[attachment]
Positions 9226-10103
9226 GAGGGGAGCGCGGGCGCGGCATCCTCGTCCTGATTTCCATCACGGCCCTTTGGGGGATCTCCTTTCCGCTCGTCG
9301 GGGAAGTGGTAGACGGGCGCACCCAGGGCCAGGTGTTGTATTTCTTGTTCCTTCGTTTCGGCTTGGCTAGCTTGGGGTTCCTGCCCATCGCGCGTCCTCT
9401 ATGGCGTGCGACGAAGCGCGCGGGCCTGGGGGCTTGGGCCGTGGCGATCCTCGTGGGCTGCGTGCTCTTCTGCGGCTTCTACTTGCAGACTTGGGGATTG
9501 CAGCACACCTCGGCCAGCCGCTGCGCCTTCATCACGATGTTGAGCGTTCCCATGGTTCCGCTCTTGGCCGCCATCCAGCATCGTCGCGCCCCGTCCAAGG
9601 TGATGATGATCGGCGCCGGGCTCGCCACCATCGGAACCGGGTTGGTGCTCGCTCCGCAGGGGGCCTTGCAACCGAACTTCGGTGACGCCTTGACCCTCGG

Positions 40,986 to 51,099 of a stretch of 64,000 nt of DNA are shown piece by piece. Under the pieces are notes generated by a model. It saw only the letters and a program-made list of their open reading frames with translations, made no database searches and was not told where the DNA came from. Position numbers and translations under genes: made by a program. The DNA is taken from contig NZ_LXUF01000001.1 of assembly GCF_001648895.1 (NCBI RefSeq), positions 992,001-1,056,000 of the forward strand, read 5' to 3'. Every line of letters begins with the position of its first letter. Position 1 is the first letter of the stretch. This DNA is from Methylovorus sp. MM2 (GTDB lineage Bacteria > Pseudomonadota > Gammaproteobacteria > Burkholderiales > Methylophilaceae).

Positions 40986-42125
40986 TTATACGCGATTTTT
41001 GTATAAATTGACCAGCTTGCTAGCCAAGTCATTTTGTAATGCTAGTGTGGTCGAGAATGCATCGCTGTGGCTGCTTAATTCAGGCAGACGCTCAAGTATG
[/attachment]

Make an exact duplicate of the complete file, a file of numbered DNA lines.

Positions 9226-10103
9226 GAGGGGAGCGCGGGCGCGGCATCCTCGTCCTGATTTCCATCACGGCCCTTTGGGGGATCTCCTTTCCGCTCGTCG
9301 GGGAAGTGGTAGACGGGCGCACCCAGGGCCAGGTGTTGTATTTCTTGTTCCTTCGTTTCGGCTTGGCTAGCTTGGGGTTCCTGCCCATCGCGCGTCCTCT
9401 ATGGCGTGCGACGAAGCGCGCGGGCCTGGGGGCTTGGGCCGTGGCGATCCTCGTGGGCTGCGTGCTCTTCTGCGGCTTCTACTTGCAGACTTGGGGATTG
9501 CAGCACACCTCGGCCAGCCGCTGCGCCTTCATCACGATGTTGAGCGTTCCCATGGTTCCGCTCTTGGCCGCCATCCAGCATCGTCGCGCCCCGTCCAAGG
9601 TGATGATGATCGGCGCCGGGCTCGCCACCATCGGAACCGGGTTGGTGCTCGCTCCGCAGGGGGCCTTGCAACCGAACTTCGGTGACGCCTTGACCCTCGG

Positions 40,986 to 51,099 of a stretch of 64,000 nt of DNA are shown piece by piece. Under the pieces are notes generated by a model. It saw only the letters and a program-made list of their open reading frames with translations, made no database searches and was not told where the DNA came from. Position numbers and translations under genes: made by a program. The DNA is taken from contig NZ_LXUF01000001.1 of assembly GCF_001648895.1 (NCBI RefSeq), positions 992,001-1,056,000 of the forward strand, read 5' to 3'. Every line of letters begins with the position of its first letter. Position 1 is the first letter of the stretch. This DNA is from Methylovorus sp. MM2 (GTDB lineage Bacteria > Pseudomonadota > Gammaproteobacteria > Burkholderiales > Methylophilaceae).

Positions 40986-42125
40986 TTATACGCGATTTTT
41001 GTATAAATTGACCAGCTTGCTAGCCAAGTCATTTTGTAATGCTAGTGTGGTCGAGAATGCATCGCTGTGGCTGCTTAATTCAGGCAGACGCTCAAGTATG